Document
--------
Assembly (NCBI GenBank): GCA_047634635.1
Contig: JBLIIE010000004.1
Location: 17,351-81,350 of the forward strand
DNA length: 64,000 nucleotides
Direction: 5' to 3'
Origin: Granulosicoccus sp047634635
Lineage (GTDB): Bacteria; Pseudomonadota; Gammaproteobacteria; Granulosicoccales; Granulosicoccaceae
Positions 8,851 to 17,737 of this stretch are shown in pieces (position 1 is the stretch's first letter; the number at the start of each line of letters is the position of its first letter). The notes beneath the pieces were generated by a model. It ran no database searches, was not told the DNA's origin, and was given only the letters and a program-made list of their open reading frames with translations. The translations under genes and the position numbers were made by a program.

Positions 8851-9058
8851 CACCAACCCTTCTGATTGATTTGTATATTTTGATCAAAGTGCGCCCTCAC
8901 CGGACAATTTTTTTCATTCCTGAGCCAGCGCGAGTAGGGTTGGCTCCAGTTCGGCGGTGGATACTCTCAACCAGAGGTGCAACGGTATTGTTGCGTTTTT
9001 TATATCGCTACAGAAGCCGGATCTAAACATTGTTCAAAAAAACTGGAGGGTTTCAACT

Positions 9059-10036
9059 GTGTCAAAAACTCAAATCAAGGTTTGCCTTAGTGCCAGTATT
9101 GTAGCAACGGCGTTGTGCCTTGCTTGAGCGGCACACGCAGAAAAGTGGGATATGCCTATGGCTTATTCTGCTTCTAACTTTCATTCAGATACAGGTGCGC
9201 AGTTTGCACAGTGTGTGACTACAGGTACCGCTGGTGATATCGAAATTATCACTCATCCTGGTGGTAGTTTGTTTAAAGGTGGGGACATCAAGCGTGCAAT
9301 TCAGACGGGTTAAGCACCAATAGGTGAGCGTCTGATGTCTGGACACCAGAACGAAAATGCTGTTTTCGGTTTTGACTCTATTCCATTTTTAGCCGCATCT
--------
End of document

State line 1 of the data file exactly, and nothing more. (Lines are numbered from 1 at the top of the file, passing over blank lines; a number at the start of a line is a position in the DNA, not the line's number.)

Assembly (NCBI GenBank): GCA_047634635.1